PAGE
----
When my friends see me sit on the floor instead of couch, they often ask me why I sit on the floor because it's not comfortable.
First of all, it's much more comfortable for me to sit on the floor than to sit on a chair or couch no matter how fancy or ergonomically designed they are. Besides my personal comfort, there are several reasons why I advocate floor sitting.
It is not so much a surface you sit on, or a position you are in. For me, the biggest difference is in movement variability from floor sitting vs chair sitting. When you look at all possible movements that can take place during transitions from sitting to standing, standing to sitting, and compare floor sitting and chair sitting, you will notice right away that there aren't that many variety in the way you move from chair. Sitting on the floor, on the other hand can provide many more options in a sitting position and movement options from each position.
So, why does movement variability matter? To understand it you will have to put in a context. Here are a few contexts: 1) Flexibility/Mobility 2) Strength 3) Coordination/Balance 4) Health of Joints
1) Flexibility/Mobility: Let's experiment to understand this: Try SLOWLY sit on the floor and SLOWLY get up and notice how much movement this action involves at toes, ankles, knees, hips, spine, ribs, arms. Now, try do this from a chair. I think the difference is very obvious. Imagine how much of difference this could make over months and years. Our bodies adapt to demands placed on, thus those that are used more become flexible and mobile, and those that are not lose flexibility and mobility over time. No wonder why those who grow up in countries where sitting on the floor is common have, in general, good flexibility and mobility even when they are in their 80's.
2) Strength: Do the same experiment as above, and notice any differences in muscles you engage. Moving from the floor and to the floor requires more movements at all joints, meaning it also requires more muscle engagement, particularly in hip muscles, which is the "powerhouse" as it generates the greatest power in our bodies. "Use it or Lose it" principle applies to this.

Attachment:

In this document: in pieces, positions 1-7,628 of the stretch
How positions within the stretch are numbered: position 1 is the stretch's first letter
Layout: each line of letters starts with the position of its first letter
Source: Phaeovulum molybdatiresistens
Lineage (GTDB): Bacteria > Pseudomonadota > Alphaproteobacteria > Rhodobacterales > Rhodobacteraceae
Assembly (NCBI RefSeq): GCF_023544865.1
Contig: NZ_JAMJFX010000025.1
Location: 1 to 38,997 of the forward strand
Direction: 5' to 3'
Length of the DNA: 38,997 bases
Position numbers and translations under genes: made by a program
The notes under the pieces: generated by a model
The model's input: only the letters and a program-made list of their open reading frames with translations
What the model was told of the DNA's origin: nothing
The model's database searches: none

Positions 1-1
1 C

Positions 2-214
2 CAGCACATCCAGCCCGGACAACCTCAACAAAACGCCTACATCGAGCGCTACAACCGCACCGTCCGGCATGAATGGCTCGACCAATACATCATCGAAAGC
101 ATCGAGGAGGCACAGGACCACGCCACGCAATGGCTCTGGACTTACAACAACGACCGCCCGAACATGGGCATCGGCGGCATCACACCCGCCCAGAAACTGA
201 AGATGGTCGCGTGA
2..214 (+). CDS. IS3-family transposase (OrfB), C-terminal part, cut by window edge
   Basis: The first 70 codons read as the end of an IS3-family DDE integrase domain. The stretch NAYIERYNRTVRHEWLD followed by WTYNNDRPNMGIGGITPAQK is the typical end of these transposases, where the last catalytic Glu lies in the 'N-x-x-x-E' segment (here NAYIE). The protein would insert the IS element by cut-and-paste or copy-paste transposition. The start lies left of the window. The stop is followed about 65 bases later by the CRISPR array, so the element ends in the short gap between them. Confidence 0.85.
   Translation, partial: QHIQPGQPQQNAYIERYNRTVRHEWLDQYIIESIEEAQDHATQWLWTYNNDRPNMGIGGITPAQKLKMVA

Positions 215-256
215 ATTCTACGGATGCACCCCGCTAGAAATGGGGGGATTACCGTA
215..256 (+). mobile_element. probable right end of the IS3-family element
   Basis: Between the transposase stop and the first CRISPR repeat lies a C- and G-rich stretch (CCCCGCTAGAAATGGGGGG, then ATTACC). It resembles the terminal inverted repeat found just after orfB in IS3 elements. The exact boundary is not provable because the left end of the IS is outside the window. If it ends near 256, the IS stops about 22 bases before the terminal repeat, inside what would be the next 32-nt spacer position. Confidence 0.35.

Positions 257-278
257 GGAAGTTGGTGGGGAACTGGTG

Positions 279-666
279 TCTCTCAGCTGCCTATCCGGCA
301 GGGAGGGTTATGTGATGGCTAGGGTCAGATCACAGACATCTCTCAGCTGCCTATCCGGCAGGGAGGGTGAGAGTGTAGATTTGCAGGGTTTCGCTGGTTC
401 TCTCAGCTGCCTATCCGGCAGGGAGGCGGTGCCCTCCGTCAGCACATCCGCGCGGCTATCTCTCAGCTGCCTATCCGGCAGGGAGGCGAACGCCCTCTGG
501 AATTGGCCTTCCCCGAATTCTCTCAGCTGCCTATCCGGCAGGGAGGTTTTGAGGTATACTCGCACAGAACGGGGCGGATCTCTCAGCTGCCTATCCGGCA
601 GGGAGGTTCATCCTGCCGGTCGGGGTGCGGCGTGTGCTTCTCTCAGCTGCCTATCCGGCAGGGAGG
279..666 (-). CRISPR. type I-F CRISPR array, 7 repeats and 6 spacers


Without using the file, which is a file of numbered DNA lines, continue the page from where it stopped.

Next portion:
3) Coordination/Balance: This may not be as obvious as the first two. To illustrate this domain, observe toddlers and/or judo/aikido masters how they move to the floor and from the floor. You will notice gracefulness, softness, smoothness, ease, and elegance, which are some of the characteristics of coordinated, balanced movement. What gives movement such quality is the use of the entire body and coordination among the body parts so all parts are working in harmony. Movements from the floor involve more body parts than from a chair and to make transitional movements easier requires improvements in coordination among all body parts, which is essentially improving your balance.
4) Health of Joints: There's a saying "Motion is Lotion." Joints naturally produce lubricants for themselves, and the production of joint lubricants is stimulated by movement. Thus, as movement decreases, joints produce less lubricants and eventually dry up. Movement is literally essential to our life as movement increases circulation and all joints receive essential oxygen and nutrients through blood. When joints are deprived of movement, they are deprived of nutrients. It's very obvious what will happen, isn't it?
While there are many benefits in floor sitting, I'd like to mention to you that floor sitting may not be appropriate for everyone, especially if you haven't sat down on the floor for many years for some reasons.
In conclusion, from my perspective, the real value of floor sitting is in movement potential it creates rather than a position.